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Carbometalation (less often carbometallation) is an organometallic reaction involving the nucleophilic addition to alkenes and alkynes of a diverse range of organometallic reagents such as organolithium compounds, organocopper compounds and Grignard reagents according to the following general alkyne scheme:


The addition can yield the cis or trans isomer and with unsymmetrical alkynes the organometallic compound can add in two different way thus control of regioselectivity is important.

In a follow-up step the sensitive metalalkenyl group is replaced by an electrophile E+.


In one study methylphenylacetylene is reacted with phenylmagnesium bromide to a vinyl magnesium bromide which is quenched with water:[1][2]


Another demonstration of this reaction type is an alternative route to tamoxifen starting from diphenylacetylene and ethyllithium:[3]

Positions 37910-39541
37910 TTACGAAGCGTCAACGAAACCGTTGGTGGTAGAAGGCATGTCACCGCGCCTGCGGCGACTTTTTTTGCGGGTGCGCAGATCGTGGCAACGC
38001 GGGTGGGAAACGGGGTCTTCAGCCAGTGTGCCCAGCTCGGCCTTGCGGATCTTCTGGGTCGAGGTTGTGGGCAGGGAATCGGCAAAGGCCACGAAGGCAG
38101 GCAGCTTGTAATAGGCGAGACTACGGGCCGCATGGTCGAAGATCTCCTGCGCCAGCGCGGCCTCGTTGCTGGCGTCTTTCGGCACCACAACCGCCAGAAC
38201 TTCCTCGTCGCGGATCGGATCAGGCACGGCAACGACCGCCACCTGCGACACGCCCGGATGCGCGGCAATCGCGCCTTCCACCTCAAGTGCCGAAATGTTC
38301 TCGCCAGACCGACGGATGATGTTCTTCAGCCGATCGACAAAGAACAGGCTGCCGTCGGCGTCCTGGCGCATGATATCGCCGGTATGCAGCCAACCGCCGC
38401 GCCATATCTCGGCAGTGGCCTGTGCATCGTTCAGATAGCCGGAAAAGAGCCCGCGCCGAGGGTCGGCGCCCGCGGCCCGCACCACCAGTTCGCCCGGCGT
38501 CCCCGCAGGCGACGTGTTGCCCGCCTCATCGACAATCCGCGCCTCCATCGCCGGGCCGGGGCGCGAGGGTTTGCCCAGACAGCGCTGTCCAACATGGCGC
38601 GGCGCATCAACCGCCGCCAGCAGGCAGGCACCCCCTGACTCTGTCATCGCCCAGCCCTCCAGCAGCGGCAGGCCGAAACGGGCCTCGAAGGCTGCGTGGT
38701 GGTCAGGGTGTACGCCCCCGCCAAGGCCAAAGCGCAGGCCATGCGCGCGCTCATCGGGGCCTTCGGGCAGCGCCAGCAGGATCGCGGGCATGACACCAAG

Tamoxifen carbometalation

The capturing electrophile here is triisopropyl borate forming the boronic acid R–B(OH)2. The second step completing tamoxifen is a Suzuki reaction.


  1. ^ Shirakawa, Eiji; Yamagami, Takafumi; Kimura, Takahiro; Yamaguchi, Shigeru; Hayashi, Tamio (2005). "Arylmagnesiation of Alkynes Catalyzed Cooperatively by Iron and Copper Complexes". J. Am. Chem. Soc. (Communication). 127 (49): 17164–17165. doi:10.1021/ja0542136. 
  2. ^ In this reaction the Grignard reagent together with iron acetylacetonate and tributylphosphine first form an ill-defined aryliron intermediate and then by reaction with copper(I) chloride an intermediate cuprate.
  3. ^ McKinley, Neola F.; O'Shea, Donal F. (2006). "Carbolithiation of Diphenylacetylene as a Stereoselective Route to (Z)-Tamoxifen and Related Tetrasubstituted Olefins". J. Org. Chem. (Note). 71 (25): 9552–9555. doi:10.1021/jo061949s.